Project, Properties, Compiler Options, Numerical
Compile and link normally using the Silverfrost FTN95 compiler and SLINK (Project, Set Target, DLL;
Build, Build) to create mathproc.dll.
Plato3 Build Menu
   Plato3 Project Menu, setting compile target     Project Target (.exe, .dll, .lib, .mdl)




.LIB file (MATHPROC.LIB import library):

Depending on the calling program language, may need to use either Silverfrost Plato SLINK or DMD utility implib to build mathproc.lib.

(Free Pascal and Lazarus linking does not require a user generated mathproc.lib)







To use the Silverfrost Plato SLINK to build a Microsoft 32 bit Linker compatible (Microsoft's own variant of the COFF format) MATHPROC.LIB:

click Project, Set Target

click the LIB radio button
click OK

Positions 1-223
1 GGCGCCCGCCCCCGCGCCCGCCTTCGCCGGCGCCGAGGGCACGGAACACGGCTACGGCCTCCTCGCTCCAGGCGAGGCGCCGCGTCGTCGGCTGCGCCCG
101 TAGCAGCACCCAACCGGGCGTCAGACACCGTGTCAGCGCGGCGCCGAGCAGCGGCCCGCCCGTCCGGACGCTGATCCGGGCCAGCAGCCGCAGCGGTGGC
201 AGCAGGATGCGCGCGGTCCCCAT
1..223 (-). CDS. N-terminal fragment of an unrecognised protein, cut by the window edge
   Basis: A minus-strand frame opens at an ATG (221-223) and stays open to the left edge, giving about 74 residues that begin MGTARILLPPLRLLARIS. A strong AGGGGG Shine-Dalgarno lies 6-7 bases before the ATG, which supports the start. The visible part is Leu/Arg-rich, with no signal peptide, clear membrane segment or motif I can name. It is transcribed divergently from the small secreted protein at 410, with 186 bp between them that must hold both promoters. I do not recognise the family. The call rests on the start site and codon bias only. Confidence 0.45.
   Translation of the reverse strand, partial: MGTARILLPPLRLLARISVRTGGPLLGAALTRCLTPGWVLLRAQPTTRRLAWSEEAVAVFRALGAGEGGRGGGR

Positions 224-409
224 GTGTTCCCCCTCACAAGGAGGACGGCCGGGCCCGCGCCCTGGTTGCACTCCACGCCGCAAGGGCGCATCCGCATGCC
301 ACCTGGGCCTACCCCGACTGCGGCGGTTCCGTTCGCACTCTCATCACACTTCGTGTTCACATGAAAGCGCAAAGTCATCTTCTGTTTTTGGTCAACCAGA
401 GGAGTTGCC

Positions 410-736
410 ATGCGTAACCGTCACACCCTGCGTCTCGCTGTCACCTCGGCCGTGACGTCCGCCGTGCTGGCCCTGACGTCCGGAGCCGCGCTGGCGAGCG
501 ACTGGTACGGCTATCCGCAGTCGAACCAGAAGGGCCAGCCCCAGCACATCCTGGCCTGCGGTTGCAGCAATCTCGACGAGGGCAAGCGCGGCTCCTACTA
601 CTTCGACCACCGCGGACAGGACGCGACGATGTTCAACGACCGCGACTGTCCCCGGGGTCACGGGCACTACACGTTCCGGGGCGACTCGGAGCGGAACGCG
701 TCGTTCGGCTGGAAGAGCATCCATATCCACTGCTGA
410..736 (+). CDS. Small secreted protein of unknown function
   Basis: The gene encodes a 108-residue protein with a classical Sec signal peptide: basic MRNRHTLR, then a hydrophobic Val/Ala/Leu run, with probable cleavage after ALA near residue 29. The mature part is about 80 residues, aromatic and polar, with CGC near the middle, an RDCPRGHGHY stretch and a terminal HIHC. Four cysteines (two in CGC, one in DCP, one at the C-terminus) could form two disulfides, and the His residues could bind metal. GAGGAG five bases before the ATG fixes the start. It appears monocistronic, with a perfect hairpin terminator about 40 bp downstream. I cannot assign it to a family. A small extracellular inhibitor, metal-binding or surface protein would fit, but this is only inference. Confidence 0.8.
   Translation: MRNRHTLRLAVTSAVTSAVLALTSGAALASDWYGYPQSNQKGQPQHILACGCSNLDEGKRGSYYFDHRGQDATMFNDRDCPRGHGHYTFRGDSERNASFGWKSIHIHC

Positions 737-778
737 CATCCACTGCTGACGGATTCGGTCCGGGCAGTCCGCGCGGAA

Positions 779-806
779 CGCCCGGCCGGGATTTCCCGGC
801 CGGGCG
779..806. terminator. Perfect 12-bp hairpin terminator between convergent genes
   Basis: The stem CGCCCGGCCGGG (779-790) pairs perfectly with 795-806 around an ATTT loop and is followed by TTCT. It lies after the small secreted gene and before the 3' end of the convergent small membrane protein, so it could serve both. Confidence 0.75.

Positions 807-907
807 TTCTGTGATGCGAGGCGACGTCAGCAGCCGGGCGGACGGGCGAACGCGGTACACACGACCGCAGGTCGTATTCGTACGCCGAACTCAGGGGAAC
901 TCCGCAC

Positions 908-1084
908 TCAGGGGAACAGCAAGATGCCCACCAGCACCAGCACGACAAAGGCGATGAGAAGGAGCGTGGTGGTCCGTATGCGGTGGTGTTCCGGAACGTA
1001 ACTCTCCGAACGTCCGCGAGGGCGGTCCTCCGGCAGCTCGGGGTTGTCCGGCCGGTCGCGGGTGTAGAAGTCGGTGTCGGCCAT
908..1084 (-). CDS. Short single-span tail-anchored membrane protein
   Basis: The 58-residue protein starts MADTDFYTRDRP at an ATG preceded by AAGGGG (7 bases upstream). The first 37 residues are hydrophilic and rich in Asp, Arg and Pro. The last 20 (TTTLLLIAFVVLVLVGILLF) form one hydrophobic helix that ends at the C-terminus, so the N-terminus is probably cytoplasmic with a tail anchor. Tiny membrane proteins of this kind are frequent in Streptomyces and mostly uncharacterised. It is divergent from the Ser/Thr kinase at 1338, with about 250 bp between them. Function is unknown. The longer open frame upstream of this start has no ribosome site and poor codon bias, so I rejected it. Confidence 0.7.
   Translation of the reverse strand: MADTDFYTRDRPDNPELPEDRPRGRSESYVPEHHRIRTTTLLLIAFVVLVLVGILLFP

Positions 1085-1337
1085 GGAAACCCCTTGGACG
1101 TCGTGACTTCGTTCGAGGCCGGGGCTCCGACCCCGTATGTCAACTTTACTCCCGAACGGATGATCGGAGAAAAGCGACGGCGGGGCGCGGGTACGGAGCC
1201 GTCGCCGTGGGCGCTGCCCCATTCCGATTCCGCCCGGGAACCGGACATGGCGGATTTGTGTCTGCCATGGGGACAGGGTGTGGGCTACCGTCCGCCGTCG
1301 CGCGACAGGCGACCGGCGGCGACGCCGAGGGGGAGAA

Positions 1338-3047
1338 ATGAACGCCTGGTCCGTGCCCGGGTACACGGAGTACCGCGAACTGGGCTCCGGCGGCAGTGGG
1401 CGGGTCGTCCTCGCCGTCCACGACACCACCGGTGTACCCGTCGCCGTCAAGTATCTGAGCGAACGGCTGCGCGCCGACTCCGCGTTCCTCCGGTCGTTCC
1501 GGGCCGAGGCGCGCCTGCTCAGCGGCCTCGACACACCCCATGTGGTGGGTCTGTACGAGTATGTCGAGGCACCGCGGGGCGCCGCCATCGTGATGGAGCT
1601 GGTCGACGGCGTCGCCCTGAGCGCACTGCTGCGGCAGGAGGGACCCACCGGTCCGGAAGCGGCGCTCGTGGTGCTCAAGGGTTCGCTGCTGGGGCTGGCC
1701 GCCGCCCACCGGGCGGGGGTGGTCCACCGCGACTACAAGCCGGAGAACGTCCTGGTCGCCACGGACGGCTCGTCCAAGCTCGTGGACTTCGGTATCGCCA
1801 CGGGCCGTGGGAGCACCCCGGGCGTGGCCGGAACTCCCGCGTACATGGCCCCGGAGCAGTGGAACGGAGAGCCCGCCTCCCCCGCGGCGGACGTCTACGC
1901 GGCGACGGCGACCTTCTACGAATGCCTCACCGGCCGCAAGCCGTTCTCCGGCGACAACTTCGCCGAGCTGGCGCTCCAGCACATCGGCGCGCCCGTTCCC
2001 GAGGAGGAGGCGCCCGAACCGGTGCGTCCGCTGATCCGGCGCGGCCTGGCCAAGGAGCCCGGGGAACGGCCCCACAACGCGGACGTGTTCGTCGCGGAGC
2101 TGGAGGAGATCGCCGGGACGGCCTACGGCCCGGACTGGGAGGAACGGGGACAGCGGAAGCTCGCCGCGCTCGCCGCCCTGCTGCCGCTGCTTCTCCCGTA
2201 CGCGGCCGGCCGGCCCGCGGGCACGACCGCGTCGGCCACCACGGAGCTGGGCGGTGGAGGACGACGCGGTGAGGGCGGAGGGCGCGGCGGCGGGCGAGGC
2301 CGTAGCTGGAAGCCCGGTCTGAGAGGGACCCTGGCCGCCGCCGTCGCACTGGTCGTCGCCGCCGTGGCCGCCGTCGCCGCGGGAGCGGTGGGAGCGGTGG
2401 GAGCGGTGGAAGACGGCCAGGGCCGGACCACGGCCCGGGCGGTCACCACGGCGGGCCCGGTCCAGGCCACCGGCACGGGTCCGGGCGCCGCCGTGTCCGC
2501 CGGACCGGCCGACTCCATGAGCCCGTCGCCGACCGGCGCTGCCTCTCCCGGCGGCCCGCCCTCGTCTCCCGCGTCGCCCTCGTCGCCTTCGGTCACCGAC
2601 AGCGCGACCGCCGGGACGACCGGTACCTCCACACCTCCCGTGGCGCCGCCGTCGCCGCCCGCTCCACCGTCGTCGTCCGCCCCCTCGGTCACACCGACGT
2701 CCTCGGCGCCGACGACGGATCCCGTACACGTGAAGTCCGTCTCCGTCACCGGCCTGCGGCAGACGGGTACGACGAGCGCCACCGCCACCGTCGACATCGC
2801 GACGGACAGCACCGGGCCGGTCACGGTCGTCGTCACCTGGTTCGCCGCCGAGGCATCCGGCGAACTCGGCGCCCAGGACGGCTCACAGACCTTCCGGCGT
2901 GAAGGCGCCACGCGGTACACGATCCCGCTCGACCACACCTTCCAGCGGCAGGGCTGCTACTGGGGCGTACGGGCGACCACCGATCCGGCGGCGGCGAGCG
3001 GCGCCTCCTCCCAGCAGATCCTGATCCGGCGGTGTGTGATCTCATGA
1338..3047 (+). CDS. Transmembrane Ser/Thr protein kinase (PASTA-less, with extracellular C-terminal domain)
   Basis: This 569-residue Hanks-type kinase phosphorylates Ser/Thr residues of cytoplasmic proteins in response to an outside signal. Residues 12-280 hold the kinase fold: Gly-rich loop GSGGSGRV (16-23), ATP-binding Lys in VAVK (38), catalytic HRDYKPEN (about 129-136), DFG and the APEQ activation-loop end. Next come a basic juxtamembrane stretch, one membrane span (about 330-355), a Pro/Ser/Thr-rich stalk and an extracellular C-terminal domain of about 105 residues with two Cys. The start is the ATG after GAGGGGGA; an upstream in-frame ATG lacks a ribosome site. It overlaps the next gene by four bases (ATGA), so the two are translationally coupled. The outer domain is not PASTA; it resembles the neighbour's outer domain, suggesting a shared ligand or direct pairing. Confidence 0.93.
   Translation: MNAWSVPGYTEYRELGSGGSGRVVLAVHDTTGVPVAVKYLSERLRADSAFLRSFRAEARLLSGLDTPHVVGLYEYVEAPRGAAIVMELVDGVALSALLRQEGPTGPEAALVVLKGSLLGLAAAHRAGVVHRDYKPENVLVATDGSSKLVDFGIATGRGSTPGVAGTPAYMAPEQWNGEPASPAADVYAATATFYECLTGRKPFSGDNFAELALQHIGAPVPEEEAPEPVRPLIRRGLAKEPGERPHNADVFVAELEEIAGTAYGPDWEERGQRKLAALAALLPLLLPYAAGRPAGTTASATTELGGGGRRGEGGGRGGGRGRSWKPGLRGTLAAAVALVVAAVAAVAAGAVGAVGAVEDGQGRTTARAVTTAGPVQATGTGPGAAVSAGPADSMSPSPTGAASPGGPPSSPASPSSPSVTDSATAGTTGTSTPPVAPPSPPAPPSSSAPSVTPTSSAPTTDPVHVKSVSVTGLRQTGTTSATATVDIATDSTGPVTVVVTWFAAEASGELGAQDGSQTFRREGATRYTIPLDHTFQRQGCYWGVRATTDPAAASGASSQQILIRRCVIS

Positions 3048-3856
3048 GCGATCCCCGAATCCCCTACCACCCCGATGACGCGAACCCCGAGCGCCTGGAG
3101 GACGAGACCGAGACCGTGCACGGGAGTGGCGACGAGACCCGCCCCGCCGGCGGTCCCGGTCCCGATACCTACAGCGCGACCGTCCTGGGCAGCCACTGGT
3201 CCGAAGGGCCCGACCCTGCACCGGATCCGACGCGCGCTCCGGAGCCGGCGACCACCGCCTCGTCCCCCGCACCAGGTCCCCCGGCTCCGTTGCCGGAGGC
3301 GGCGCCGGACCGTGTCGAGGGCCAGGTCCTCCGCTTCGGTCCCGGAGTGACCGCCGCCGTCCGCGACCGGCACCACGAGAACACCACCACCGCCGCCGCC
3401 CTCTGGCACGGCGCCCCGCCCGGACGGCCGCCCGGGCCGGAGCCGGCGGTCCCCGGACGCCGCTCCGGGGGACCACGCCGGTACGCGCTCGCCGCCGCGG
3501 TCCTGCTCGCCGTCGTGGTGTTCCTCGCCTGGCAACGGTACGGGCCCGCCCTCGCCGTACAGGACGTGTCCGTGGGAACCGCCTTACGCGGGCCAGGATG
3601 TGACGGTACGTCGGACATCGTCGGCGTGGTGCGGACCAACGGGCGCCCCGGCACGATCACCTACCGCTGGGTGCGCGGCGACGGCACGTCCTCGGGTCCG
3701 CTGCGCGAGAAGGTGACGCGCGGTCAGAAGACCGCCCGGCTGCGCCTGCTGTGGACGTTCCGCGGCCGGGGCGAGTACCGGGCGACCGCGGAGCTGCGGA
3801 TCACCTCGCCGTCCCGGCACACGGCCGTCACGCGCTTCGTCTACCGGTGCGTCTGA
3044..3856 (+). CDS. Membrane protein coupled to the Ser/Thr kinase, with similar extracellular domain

click Build, Build
Plato3 Project Menu, Project Target  

       

Digital Mars compilers use a different object and import library file format (Intel 32 bit OMF object and library file format) than Microsoft's 32 bit tools (the .dll's produced are compatible). Therefore, for Digital Mars D main programs and .dll's, use the Digital Mars implib utility (file bup.zip) to create a DMD compatible mathproc.lib.
implib mathproc.lib mathproc.dll
		   
in a MS-DOS command prompt


(batch file rrr.bat uses short file names to change to directory
C:\Documents and Settings\Rodney Roberts\My Documents\progProjects)



(Be sure to use the D2 32-bit Command Prompt for compatibility with the CheckMate Win32 configuration, Free Pascal, and Lazarus)
using implib





1. Press, William H., Brian P. Flannery, Saul A Teukolsky, and William T. Vetterling (1986). Numerical Recipes: The Art of Scientific